Virginia Spanfellner was a 17-year-old physicial therapy student in Massachusetts when she learned the Japanese had bombed the U.S. Naval fleet at Pearl Harbor.
Mrs. Spanfellner of Gibsonburg, Ohio, is quick to recall how the country changed 71 years ago today.
“I can remember like it was yesterday,” said the 88-year-old U.S. Navy veteran, who was spending the weekend at a vacation hotel in New Hampshire owned by her family. “I remember the whole thing.”
Mrs. Spanfellner, then Virginia Burbine, enlisted three years later in the Navy WAVES (Women Accepted for Volunteer Emergency Service). It was a decision that she made without hesitation, never regretted, and that produced a lifetime of cherished memories.
“We felt it was our duty. We had a job to do and we did it. You can’t imagine the patriotism that was going on at that time. We were so gung-ho,” she said. “It turned my life around. Before I was just a kid. We grew up during that war. It changed all of our lives. When we came out we were adults. All we wanted to do was get married, settle down, and have a family.”
The personal accounts of Mrs. Spanfellner and nearly 285 others who lived through Pearl Harbor and World War II have been collected for the Ohio Department of Aging project called the War Era Story Project.
The stories are a follow-up to the Department of Aging’s Great Depression Story Project in 2009, when more than 300 senior citizens submitted their stories about living in the 1930s.
In her contribution, Mrs. Spanfellner wrote about how she met her future husband, Harold Spanfellner, while working at a Naval Hospital in Newport, R.I., and, despite the Navy sending her to a Naval hospital in Corona, Calif., because it frowned upon dating among cadets, the couple continued their long-distance relationship, and were married in June, 1946, the month after she was discharged. At the hospital in California, she treated wounded soldiers who returned from battles in the Pacific Theater. She was awarded the American Area Campaign and Victory medals.
After the war, the couple moved to Mr. Spanfellner’s hometown of Gibsonburg in Sandusky County, raised a family, and later lived in Arizona and Florida. He died in 1993, and she eventually returned to Gibsonburg to be near her son and daughter, seven grandchildren, and five great-grandchildren.
The Department of Aging and the Ohio Department of Veterans Services collected the stories after soliciting submissions from senior centers, veterans’ groups, and other agencies that work with older adults and veterans and posting it on Facebook. The Department of Aging began sharing the stories with the public on Veterans Day. Excerpts were posted on the department’s Web site and full stories were featured in the agency’s email newsletter. A second batch of stories were released in conjunction with the anniversary of Pearl Harbor.
John Ratliff, spokesman for the Ohio Department of Aging, said the stories from the men and women who lived in the 1940s show how people came together as communities and how the war changed their lives.
Former Tiffin resident George Forrest, then 14 and living on his parents’ Paulding County farm, recalled in his story that he didn’t have a clue where Pearl Harbor was when a neighbor boy rode his bicycle into the barnyard and told him of the attack.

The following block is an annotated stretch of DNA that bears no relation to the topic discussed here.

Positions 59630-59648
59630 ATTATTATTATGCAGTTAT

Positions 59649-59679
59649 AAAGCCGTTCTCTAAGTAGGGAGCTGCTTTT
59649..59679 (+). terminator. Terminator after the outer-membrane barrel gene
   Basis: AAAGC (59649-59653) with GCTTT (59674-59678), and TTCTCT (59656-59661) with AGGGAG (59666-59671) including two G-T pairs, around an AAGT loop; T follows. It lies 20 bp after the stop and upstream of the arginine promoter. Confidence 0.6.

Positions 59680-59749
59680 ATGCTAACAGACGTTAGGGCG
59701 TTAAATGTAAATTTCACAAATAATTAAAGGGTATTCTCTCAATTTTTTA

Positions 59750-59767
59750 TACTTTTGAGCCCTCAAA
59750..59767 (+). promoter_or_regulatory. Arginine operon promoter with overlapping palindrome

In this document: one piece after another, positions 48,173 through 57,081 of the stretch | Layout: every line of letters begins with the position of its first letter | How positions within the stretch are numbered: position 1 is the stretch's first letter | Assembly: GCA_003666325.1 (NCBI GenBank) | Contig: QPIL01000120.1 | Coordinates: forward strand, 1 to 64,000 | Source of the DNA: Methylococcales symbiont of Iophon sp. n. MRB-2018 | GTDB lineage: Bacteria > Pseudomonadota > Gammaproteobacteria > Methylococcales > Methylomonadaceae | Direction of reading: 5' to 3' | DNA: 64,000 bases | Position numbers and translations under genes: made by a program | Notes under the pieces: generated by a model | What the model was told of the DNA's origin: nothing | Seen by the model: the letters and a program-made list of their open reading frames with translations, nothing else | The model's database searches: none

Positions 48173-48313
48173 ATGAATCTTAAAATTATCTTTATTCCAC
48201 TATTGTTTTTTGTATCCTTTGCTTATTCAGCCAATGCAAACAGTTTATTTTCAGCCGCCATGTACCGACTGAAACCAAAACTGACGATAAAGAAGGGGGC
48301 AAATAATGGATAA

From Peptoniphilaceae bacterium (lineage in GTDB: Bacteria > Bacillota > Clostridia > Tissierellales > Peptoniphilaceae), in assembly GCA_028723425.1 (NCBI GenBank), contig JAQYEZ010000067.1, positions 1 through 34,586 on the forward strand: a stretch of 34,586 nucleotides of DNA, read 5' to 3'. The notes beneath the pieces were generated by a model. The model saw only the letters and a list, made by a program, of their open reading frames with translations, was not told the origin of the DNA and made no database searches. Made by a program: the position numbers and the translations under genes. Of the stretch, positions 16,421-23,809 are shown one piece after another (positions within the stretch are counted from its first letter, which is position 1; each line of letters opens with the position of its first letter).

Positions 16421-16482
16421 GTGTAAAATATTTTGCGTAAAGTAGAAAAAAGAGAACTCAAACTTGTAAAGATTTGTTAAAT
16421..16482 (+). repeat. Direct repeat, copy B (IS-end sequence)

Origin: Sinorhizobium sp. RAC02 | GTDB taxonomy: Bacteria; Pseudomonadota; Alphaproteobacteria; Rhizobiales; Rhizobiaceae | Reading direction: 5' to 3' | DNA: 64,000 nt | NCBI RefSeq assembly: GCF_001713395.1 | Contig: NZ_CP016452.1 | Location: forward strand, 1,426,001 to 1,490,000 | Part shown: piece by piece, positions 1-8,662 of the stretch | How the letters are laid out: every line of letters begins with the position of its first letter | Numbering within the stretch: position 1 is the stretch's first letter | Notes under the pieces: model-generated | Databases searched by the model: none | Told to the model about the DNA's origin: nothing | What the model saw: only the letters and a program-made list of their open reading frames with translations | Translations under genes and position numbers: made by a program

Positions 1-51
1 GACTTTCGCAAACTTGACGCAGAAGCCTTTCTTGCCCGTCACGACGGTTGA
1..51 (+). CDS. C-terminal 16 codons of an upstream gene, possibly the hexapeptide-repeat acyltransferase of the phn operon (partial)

“I asked ‘Where is Pearl Harbor’ ”? he wrote.
Over the next 3 1/2 years, Mr. Forrest said he saw his two elder brothers go off to fight in the war while he spent his time at home helping on the family farm, working in factories, and going to school.
In his account, he told of his mother’s concerns that his eldest brother, Bob Forrest, would be immediately drafted, which did happen. He served in North Africa, Sicily, and Italy. His other brother, Clair, who was at college when the war broke out, went into the Army in the summer of 1942, and participated in the invasion of Normandy.
Mr. Forrest, 85, recalled in his personal account of his mother anxiously waiting for the letters that his brothers wrote to arrive home, and the time that the letter carrier knocked on the door during a blizzard in 1944 to deliver six weeks of correspondence from Bob Forrest.
Mr. Forrest said, although he was aware at the time about the terrible tragedies and casualties in Europe, he and his family held positive thoughts for his brothers’ safety.
“I always felt that they would return,” he said.
After the war, Mr. Forrest enlisted for three years in the Army Air Corps. He later attended Bowling Green State University and earned his law degree from Ohio Northern University in Ada. He moved to Tiffin to practice law in 1954, and eventually ended up as judge in Tiffin Municipal Court and later in the probate and juvenile divisions of Seneca County Common Pleas Court. He and his wife, Sue, moved to Belen, N.M., in 2002.
Mike McKinney, a spokesman for the state Department of Veterans Services, said an estimated 100,000 of the more than 867,000 veterans in Ohio in 2012 are World War II veterans. The agency doesn't know the number of living veterans in the state who fought at Pearl Harbor.
Mr. McKinney said the generation of Americans from the 1940s, through their personal tales of sacrifice, can teach us many things about thriving during adversity.
“I think there is a lot to be learned when you read about the experiences of those who lived through that time,” he said. “You had a whole country coming together to win this war, whether they were here on the homefront or the 16 million people who served.”
Contact Mark Reiter at: firstname.lastname@example.org or 419-724-6199.
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